The Melbourne TrACEES Platform provides high quality analysis in relation to surface, chemicals, trace elements and speciation analysis and associated structural study services. The Platform consolidates substantial instrumentation and cross multidisciplinary expertise, supporting researches in areas of chemical, materials, environmental and life sciences. The Platform facilitates coordinated access to the following three nodes, located at Parkville Campus within the University of Melbourne:

  • Chemistry node

    chem photo 1
    Non-stick coating

    TrACEES’ Chemistry node, located within the School of Chemistry, was developed from a joint initiative of Faculty of Science and School of Chemistry, The Surface and Chemical Analysis Network (SCAN). As a successful pilot program and experience acquired from the steadily grown centre, TrACEES Chemistry node determines to support research, innovation, teaching and learning with highest standards, expertise and streamlined services. Furthermore, over the past 3 years our staff members have achieved significant success in engaging industry and acting as an interface for external companies wishing to access academic expertise and capabilities (including cutting edge instrumentation).

    Chemistry node specialises in:
    • Surface chemistry and analysis using X‐ray photoelectron spectrometry and contact angle goniometer.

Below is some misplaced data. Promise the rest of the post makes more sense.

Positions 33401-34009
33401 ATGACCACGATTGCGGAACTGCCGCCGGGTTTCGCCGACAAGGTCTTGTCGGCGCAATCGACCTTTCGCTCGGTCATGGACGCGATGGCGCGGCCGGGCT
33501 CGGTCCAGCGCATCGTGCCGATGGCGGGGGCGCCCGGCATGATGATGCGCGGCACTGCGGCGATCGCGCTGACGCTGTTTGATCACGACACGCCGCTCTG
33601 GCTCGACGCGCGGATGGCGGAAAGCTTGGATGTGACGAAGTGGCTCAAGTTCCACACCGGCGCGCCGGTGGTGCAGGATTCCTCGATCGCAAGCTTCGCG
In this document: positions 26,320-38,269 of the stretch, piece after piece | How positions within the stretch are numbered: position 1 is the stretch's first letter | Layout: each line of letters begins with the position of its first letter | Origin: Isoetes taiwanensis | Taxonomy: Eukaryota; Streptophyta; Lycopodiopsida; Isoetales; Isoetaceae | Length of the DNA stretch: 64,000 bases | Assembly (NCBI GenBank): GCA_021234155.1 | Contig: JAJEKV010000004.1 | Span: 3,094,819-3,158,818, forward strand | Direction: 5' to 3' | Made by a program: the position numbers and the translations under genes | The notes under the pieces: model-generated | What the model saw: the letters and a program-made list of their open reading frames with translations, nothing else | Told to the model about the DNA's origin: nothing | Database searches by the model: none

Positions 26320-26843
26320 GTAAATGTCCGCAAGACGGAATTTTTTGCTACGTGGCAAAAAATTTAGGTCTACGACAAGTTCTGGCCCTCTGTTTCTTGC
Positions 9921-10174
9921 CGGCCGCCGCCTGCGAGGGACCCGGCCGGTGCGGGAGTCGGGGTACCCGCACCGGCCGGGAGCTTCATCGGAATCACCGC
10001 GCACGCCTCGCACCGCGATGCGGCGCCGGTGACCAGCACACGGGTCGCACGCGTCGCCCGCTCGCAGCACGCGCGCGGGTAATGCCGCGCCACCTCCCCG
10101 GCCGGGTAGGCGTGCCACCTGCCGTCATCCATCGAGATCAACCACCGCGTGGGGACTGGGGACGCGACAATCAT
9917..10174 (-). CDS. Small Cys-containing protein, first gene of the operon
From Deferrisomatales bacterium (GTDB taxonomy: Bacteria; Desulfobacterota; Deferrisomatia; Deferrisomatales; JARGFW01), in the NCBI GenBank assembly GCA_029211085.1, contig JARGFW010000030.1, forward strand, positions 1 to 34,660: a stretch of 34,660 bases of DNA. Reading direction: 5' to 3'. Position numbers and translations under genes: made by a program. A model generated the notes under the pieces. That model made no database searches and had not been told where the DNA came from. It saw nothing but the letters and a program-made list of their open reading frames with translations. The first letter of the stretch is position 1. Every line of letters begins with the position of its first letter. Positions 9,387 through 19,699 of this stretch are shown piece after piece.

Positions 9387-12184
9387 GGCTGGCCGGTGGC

• Trace chemical analysis and speciation using gas chromatography – mass spectrometry, liquid chromatography – mass spectrometry, ion chromatography, inductively coupled plasma optical emission spectrometry, and atomic fluorescence spectrometry
    • Structural chemical analysis utilising single crystal X‐ray diffraction and nuclear magnetic resonance spectroscopy).

  • Geo node

    geo photo 1
    The GE Phoenix Nanotom M uses x-rays to produce three dimensional visualisation of the internal structure of objects ranging in size from a speck of sand to the root structure of a plant. Figure 1 shows a grayscale rendering of the minerals (gray grains) and pore spaces (black patches) of a sandstone. Figure 2 shows a smaller region of interest within this sandstone structure rendering the volume of interconnected pore space as determined with the software Avizo Fire. The Xlab module of Avizo Fire is further used to simulate fluid flow through the interconnected pore space (Figure 3) and calculate the permeability for the region of interest within the sandstone sample.

    More information is coming…

  • Soil node

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    Isotopic Ratio Mass Spectrometer

    TrACEES’ Soil node, located within Faculty of Veterinary and Agricultural Sciences, developed from the Soil Science Group in Faculty of Veterinary and Agricultural Science (FVAS). With a long history and strong track records in soil and environmental research, the node has developed an extensive knowledge and expertise in every aspect of soil studies, particularly in soil nitrogen chemistry, water and nutrient dynamics, greenhouse gases (nitrous oxide and methane) emissions and agricultural pollution (nitrate leaching to ground water). Node academic champions are internationally recognized researchers in the mitigation and reduction of greenhouse (methane, nitrous oxide) gases emissions through the targeted and precise use of fertilisers and the use of denitrification inhibitors in several primary industries (dairy, farming and agriculture).

    Soil node specialises in:
    • Isotope ratio analysis of gases and liquids using Isotope ratio mass spectrometry
    • Elemental, gas and nutrient analysis based on inductively-coupled plasma optical emission spectrometry, gas chromatography and nutrient analysis.